The 2013 legislative season ended with farm protection bills failing in nearly a dozen states from New Hampshire to California.

Dubbed “ag gag” by animal rights activists, these bills typically ban photography and video on private property, require quick reporting of animal abuse and make it a crime to apply for jobs under “false pretenses,” according to a report by Food Safety News.

This year, activists weren’t alone in protesting the bills. Country music star Carrie Underwood, comedian Ellen DeGeneres and even clergy members united with activists in protest.   

In the end, bills failed Arkansas, California, Indiana, Nebraska, New Hampshire, New Mexico, North Carolina, Pennsylvania, Tennessee, Vermont and Wyoming,

Activists aren’t stopping there. Several animal welfare groups have filed a lawsuit to challenge the constitutionality of Utah’s “ag gag” law, adopted by the state in 2012. The move comes just months after the state charged – and dismissed – the state’s first offender under the new law. Read more here.

See, “2013 Legislative Season Ends with ‘Ag-Gag’ Bills Defeated in 11 States.”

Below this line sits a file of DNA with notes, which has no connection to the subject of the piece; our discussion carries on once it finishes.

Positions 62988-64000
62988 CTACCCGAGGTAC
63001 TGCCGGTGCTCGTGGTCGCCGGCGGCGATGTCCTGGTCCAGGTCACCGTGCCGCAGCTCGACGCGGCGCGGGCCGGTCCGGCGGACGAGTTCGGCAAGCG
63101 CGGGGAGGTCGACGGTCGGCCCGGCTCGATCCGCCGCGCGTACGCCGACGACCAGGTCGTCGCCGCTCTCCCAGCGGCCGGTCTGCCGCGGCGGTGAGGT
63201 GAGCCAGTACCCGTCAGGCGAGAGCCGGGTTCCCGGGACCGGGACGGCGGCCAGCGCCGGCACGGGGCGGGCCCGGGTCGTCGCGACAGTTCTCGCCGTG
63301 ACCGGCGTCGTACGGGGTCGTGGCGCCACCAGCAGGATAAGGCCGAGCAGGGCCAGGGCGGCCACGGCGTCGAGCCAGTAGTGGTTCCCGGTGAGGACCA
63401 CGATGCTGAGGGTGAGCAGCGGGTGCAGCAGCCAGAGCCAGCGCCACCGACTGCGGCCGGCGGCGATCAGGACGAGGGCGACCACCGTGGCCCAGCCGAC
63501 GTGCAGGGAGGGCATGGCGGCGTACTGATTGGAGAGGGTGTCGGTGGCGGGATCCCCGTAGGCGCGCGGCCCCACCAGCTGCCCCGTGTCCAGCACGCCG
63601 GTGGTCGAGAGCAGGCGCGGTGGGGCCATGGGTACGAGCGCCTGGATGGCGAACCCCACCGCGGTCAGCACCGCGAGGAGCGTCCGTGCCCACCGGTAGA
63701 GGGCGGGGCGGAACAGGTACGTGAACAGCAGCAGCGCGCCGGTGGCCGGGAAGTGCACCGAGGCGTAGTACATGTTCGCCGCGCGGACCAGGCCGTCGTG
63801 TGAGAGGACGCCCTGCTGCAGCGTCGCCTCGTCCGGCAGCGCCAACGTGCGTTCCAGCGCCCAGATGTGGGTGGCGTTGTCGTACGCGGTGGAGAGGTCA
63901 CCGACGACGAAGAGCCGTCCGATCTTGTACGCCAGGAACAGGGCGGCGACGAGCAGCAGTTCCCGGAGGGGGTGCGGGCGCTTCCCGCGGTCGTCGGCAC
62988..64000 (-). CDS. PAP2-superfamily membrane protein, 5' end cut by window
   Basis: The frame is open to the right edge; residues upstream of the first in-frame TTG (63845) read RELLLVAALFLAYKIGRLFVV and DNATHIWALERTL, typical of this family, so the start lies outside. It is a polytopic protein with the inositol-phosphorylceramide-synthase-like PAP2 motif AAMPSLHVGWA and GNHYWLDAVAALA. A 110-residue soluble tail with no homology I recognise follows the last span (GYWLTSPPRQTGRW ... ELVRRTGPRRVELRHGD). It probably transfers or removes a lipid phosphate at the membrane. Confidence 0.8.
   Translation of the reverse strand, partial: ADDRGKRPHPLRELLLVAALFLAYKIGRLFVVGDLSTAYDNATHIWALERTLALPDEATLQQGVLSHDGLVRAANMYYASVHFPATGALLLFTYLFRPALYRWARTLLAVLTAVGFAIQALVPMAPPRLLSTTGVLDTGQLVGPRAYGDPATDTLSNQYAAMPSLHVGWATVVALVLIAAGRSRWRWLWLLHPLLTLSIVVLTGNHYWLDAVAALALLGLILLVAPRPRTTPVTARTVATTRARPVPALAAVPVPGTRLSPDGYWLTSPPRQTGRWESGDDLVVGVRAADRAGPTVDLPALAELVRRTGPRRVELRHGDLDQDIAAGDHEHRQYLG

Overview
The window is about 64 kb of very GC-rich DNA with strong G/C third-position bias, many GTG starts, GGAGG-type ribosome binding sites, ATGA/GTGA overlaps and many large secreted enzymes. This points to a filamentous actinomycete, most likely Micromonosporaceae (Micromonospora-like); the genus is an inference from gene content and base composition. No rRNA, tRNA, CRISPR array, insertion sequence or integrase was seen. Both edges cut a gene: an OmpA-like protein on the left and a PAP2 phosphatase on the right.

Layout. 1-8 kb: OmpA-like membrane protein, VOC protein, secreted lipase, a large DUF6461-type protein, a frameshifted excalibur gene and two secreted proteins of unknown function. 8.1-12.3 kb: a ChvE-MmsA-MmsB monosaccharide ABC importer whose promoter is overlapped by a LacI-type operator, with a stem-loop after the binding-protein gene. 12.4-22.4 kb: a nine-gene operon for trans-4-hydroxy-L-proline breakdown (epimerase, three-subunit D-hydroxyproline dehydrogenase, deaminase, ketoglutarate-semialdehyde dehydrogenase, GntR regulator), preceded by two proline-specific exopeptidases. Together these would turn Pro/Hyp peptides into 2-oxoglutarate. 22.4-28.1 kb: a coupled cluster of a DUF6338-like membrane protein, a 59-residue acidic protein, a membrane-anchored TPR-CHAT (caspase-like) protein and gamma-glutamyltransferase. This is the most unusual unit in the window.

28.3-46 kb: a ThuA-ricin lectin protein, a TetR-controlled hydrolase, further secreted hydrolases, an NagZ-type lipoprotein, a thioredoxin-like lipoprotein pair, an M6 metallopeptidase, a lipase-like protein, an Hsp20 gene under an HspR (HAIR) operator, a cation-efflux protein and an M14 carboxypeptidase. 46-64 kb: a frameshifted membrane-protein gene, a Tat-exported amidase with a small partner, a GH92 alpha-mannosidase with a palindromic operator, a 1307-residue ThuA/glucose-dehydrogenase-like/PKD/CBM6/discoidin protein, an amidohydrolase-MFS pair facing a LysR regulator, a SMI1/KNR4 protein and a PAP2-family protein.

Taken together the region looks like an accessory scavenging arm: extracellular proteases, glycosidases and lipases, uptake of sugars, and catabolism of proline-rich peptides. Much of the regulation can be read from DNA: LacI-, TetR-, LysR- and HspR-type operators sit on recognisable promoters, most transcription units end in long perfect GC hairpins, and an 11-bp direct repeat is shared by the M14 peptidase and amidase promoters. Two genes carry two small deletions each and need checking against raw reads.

Some in agriculture argue that these “ag gag” bills do nothing but make consumers believe the industry has something to hide.

“These videos display egregious cruelty to animals,” Katy Keiffer, host and producer of a food politics and policy show on the Heritage Radio Network, told those attending the recent Animal Agriculture Alliance Stakeholders Summit in Arlington, Va. “To pretend it isn’t happening or ascribe that behavior to ‘just a few rotten eggs’ suggest to consumers that you don’t really care and that you are really hiding industry wide abuse.”

“Tell people what the problems are,” she says. “Don’t hide behind these legislative farm protection bills or the rhetoric of terrorism.”

Read, “Protecting ag or silencing activists?”